It’s Gone Dark Over Bill’s Mother’s by Lisa Blower review – a stirring collection of working-class stories

Meaning it’s looking a little bleak, a bit like rain “it’s gone dark over Bill’s mother’s” is an old potters’ phrase that aptly describes Lisa Blower’s short story collection of working-class fiction. Often quiet, often elusive, It’s Gone Dark Over Bill’s Mother’s teases out forgotten voices from those living on the margins. Hardship and deprivation seep in like rain clouds, sometimes a lingering presence, a friction not quite there but just over the horizon, while elsewhere it’s more like a pressure cooker, bubbling tension clamped down by a familiar British stoicism until it’s fit to burst.

Often, Blower takes aim at the small crises, like the standoff between Thea and Roxanne in The Cherry Tree. The tree is in Roxanne’s garden, but the cherries overhang Thea’s, the ensuing clash over just-who-exactly-those-cherries-belong-to culminating with Thea blockaded in her own house, hemmed by a veritable congregation of raised voices behind her door. There’s an element of farce here that raises a smile, but shot through with Blower’s honesty of voice and drill-like precision into her characters’ heads, rendering it an emotional weight innate to the stories throughout. But amongst the hardship there’s hope and heart too, storm-weatherers who make the most of what they have, familial bonds that as much as they break show a warming resilience – itself a driving theme across the collection, between partings, chance-meetings, falling-outs and coming-togethers.

What’s especially good about It’s Gone Dark however is the range of voices it manages to fit within its pages, “dominated by the working-class matriarch” as it is, Blower makes space for their daughters too, muddling through adolescence under often belligerent parents and a carry-on of family dramas. Each story is freshly done, sometimes playing with style and form in newly creative ways, interchanging points-of-views (from first, to second, to third), or stripping back setting to its abstracted essentials. Like the breathless Pot Luck, told through the replies alone of a Northern café owner serving bacon butties to endless stream of characters that pass through her doors. Or the delightfully surreal exchange in Happenstance between two barflies who never quite seem to articulate what they’re both trying to say.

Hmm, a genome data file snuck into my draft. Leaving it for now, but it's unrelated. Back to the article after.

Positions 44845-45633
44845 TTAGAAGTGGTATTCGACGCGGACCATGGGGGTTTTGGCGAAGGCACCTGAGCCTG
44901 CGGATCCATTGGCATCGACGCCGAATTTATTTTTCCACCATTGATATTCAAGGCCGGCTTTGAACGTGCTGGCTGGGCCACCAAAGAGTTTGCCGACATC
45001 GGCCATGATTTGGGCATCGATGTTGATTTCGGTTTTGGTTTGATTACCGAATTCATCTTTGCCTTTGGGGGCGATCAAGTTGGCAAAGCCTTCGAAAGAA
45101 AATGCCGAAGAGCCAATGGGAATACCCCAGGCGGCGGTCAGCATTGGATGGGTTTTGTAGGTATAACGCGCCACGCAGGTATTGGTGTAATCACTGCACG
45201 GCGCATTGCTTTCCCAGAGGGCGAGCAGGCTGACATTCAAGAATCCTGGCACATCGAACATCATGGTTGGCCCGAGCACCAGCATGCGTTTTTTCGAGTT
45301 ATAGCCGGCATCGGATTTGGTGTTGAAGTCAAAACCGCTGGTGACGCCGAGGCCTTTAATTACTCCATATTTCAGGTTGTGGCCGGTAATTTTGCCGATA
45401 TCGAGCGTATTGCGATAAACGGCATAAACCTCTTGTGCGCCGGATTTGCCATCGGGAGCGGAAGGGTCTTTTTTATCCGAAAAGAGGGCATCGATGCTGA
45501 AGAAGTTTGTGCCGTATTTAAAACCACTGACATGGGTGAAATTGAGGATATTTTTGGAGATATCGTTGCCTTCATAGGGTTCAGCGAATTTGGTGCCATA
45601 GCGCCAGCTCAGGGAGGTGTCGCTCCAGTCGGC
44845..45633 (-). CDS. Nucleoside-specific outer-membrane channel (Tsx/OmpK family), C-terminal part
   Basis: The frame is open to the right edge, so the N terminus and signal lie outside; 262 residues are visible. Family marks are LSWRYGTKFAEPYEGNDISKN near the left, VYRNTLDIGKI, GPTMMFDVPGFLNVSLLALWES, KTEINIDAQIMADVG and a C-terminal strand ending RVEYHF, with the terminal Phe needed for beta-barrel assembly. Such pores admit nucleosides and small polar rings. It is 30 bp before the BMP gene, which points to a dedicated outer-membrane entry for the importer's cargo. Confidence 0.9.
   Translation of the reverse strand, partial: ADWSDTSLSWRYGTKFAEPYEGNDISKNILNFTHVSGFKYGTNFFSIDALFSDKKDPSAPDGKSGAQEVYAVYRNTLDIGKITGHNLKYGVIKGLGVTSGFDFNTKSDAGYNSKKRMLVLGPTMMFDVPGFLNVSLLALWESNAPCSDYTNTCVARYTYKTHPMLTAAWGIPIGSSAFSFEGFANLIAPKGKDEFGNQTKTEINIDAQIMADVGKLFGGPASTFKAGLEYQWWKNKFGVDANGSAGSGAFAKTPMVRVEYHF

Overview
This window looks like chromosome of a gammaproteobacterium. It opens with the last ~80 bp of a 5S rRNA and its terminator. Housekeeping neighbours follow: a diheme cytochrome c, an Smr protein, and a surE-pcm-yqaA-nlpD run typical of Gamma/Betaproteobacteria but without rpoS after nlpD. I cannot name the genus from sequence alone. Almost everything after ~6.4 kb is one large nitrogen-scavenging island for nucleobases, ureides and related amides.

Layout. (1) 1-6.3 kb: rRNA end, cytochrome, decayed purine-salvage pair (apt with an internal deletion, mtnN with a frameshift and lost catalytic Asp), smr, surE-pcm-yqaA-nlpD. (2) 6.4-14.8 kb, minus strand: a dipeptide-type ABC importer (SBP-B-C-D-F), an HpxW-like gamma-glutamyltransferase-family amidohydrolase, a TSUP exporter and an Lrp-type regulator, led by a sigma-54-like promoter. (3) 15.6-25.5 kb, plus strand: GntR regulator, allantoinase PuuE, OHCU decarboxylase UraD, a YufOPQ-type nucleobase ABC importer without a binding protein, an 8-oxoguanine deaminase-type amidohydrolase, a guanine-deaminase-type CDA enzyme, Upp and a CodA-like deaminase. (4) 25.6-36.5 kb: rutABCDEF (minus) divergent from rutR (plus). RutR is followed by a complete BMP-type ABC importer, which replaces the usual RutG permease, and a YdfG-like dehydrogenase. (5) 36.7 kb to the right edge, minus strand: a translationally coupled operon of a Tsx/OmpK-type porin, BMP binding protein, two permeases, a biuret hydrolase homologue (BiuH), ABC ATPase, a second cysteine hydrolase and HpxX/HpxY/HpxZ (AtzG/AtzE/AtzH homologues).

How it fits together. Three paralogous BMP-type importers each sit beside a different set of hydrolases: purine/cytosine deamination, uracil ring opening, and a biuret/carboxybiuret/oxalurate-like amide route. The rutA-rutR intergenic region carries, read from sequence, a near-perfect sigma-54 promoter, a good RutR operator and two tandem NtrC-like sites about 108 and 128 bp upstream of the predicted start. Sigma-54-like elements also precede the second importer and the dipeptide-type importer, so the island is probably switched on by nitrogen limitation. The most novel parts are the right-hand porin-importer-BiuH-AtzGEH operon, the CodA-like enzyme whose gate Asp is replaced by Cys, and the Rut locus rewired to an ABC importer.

Already assembling a number of award-winning stand-alone stories (from The Guardian National Short Story Award to the Bridport Prize) and described as Kit De Waal as “to die for”, there’s something profound about seeing Blower’s work together and thriving within a single volume – itself a thumping advocation for publishing more of the under-represented voices it seeks to capture.

It’s Gone Dark Over Bill’s Mother’s by Lisa Blower is out now from Myriad Editions (9781912408160, p/b, £8.99)

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